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Name: Victor Carrano
Status: Other
Age: 30s
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How does ultraviolet intensity vary throughout the day/year? What would a plot of uv intensity vs. the time of day look like? I have never seen one. How does it fall off before and after noon? Then, what about a plot of uv vs. time of year? Thanks.

The big question is: what reason would there be for any of these plots to differ from similar plots for visible sunlight, except for a constant factor, the ratio of UV light flux to visible light flux from the Sun?

I can think of a few possibilities. It may be at sunset that the UV flux is a lower fraction of the total Sun flux because the atmosphere scatters UV light more than visible. When the Sun is on the horizon its light passes through more air (because it is traveling slantwise through the atmosphere). More of the blue light is scattered, hence the Sun appears red. Probably more of the UV light is scattered, too. Near the South Pole there is an ozone hole each spring which lets in more UV light than normally reaches the ground, so that is another factor.

As for the generic plot of light intensity vs. time during the day, it probably looks like a cosine curve centered at noon, just because that would obtain from the simplest variation in intensity with the time-dependent tilt of a flat surface with respect to the Earth-to-Sun vector. During the year, the variation is more complicated because of the apparent motion of the Sun up and down the sky with the seasons. You could probably calculate it with a couple hours of trigonometrizing.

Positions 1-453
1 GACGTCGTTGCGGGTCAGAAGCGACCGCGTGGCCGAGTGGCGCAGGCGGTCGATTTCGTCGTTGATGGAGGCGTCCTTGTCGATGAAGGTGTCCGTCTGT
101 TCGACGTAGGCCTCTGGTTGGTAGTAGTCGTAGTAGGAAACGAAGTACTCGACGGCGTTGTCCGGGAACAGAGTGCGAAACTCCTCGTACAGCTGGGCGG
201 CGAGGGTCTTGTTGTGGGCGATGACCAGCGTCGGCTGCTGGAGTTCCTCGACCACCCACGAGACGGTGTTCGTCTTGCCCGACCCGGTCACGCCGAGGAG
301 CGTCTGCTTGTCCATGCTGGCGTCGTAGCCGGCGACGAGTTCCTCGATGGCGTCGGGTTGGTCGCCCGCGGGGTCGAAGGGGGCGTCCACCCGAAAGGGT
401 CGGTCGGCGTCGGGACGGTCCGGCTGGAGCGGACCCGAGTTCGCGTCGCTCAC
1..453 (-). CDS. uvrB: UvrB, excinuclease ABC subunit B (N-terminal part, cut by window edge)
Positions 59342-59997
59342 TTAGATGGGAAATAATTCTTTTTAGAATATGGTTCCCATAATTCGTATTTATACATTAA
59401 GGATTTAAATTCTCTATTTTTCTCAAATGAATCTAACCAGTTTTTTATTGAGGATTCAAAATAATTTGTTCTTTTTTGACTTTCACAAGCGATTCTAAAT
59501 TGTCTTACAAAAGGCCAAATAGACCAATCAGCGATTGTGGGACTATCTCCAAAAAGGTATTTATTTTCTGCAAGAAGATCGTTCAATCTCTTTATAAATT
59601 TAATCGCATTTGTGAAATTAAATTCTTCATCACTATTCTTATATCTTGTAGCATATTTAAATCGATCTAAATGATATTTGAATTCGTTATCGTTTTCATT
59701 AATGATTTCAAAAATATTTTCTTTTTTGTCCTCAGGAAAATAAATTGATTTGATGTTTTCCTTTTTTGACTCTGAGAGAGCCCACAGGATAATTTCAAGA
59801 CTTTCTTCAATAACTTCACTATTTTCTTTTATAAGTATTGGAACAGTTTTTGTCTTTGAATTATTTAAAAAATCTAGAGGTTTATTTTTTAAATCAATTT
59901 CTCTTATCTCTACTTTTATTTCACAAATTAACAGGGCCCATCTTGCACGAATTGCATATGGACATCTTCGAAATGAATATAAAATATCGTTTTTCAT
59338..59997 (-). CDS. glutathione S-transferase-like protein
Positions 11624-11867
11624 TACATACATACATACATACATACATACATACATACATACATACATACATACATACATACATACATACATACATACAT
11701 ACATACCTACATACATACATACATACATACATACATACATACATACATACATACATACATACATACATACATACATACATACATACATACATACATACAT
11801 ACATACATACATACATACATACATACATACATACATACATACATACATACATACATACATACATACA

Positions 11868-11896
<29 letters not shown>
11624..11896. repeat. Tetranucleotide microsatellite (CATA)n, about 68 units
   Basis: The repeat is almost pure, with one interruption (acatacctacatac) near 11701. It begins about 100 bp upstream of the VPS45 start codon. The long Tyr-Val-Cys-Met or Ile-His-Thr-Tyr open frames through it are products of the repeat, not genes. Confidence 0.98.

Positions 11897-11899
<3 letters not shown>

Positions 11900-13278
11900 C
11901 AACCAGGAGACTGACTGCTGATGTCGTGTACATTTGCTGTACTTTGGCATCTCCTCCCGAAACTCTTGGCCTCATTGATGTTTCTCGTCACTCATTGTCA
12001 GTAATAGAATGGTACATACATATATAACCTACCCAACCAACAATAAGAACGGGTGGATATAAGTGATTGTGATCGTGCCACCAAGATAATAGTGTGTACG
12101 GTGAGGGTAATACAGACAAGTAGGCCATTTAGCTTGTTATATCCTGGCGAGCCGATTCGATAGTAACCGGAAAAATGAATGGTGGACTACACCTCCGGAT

Neglecting the effect of seasonal variations in ozone levels, UV intensity will parallel light intensity. In cloudy weather, the UV intensity is reduced a little less that the visible light intensity, because it penetrates the clouds a little better.

Light intensity will be greatest at true noon, when the sun's rays are most direct. Likewise, it will be higher in the summer than in the winter, for the same reason. Cloud cover will have the expected effect.

Richard Barrans

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